Trucks blocking one lane of North Main Street while parked for deliveries is a common sight in downtown Mount Airy.
But it will become less common if one city official has his way, with the issue to be discussed today during a meeting of the Mount Airy Board of Commissioners which begins at 2 p.m.
“I think Mount Airy’s got a great downtown,” Commissioner Scott Graham said Wednesday, “but at any (given) time of the day when you drive through there, you’re weaving in and out of delivery trucks.”
Typically, with no on-street spaces available, truck drivers will park in one of North Main’s two travel lanes while making deliveries to various businesses downtown. This requires approaching motorists to veer into the opposite lane from where the truck is parked, causing bottlenecks at times.
Graham said he was told by one local woman that she returned to her parked vehicle to find it blocked in by a truck, and looked around for the driver so she could “escape.” The woman eventually found him inside a downtown restaurant — eating lunch.
Along with the inconvenience factor, a risk is posed, the city’s at-large commissioner said. “It can be a safety issue if an emergency vehicle is coming down there.” Trucks of all sizes, including tractor-trailers, make deliveries, he said.
Graham requested that the delivery problem be placed on the agenda for discussion at today’s council meeting, to be held at the Municipal Building.
He supports restricting the practice along North Main Street to only certain times of the day. Graham said Wednesday this could involve requiring on-street deliveries to occur before 9 a.m. or after 6 p.m., although he said that is just a proposal at this point.
Under that scenario, truck drivers could still make their appointed rounds between those times, but would have to park in an off-street municipal lot. “There are two big lots,” Graham said. “They will just have to do the best they can to get to the stores.”
He added, “It’s not our (city officials’) job to give them front-door delivery.”
Graham said he knows of no other cities that allow the practice Mount Airy does now. Drivers are subject to a ticket and large fine for doing so elsewhere, he said.
A Blow Against Business?
Some might argue that lots of delivery trucks downtown is a good thing for a down economy — it means the wheels of commerce are moving.
However, Graham argues that no one will be impacted by the proposed limitations on deliveries but the truck drivers themselves.
“I’ve talked to a number of the businesses on Main Street that get deliveries on a constant basis, and I’ve not had one objection,” he said of reaction to his proposal from owners and operators.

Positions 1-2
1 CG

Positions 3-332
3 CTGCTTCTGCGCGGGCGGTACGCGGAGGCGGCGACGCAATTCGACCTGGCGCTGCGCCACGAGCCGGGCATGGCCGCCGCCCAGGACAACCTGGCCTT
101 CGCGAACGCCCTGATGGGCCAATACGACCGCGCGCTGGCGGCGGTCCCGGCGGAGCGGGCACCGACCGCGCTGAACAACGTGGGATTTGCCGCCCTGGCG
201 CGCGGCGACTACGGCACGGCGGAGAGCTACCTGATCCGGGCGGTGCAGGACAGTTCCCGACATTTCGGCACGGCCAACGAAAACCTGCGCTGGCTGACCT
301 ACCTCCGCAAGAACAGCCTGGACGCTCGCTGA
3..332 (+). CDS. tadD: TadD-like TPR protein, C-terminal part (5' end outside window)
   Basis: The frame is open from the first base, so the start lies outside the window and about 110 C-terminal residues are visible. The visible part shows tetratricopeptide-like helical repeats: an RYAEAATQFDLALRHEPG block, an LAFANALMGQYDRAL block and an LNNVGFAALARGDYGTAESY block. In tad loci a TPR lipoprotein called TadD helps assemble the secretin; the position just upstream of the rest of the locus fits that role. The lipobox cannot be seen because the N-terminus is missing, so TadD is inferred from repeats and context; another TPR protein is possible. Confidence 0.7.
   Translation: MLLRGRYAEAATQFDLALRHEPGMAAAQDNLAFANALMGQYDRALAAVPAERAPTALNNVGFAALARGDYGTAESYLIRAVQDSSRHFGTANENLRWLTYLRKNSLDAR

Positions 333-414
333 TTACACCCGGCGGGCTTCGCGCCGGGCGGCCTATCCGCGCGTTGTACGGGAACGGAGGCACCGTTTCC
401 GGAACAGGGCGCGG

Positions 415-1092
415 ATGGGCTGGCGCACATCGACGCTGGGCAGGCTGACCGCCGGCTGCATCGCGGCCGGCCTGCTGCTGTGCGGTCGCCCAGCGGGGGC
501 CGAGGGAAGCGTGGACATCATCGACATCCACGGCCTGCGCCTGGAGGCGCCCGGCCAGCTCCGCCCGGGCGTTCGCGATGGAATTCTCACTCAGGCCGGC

“It’s a problem that can be handled easily.”
Changing traffic patterns and other proposals have been eyed by Mount Airy officials in recent months as a means of making the downtown area more pedestrian-friendly.
“It all goes along with our plans in the retreat,” Graham said of a city government planning session held during the winter when long-range goals were discussed.
“It’s Step One in that process,” he said of the proposal to limit truck deliveries.
Commissioners also have discussed changes that would promote more outside dining downtown along with tree plantings and other landscaping enhancements.
Also at this afternoon’s meeting, Mount Airy officials are scheduled to:
• Consider the approval of a mutual-aid agreement that governs situations in which the Mount Airy Police Department renders assistance to neighboring law enforcement agencies.
“We’re just updating,” Police Chief Dale Watson said Wednesday regarding a need to make current an agreement adopted in 2003. State statutes require such a document specifying the rules and guidelines to be followed by city police personnel in working with other agencies.
No major changes are included in the update, Watson said.
• Approve an appointment to the board that oversees the Housing Authority of the City of Mount Airy, which manages public housing in the municipality. David James Beal has been suggested as a replacement for Bill G. Belton, who died on Aug. 10 with more than three years of his term remaining.
• Give special recognition to Belk Department Store as part on an ongoing city government program to honor older local businesses.
• Consider a resolution accepting an unopened portion of Creed Street by the city and formally opening its 30-foot right of way for public use. This action would improve the “connectivity of the community” along with making access easier by police, fire and public works personnel, according to a city government memo.
Creed Street is located off Rockford Street and runs parallel to East Haymore Street.
Reach Tom Joyce at 719-1924 or firstname.lastname@example.org.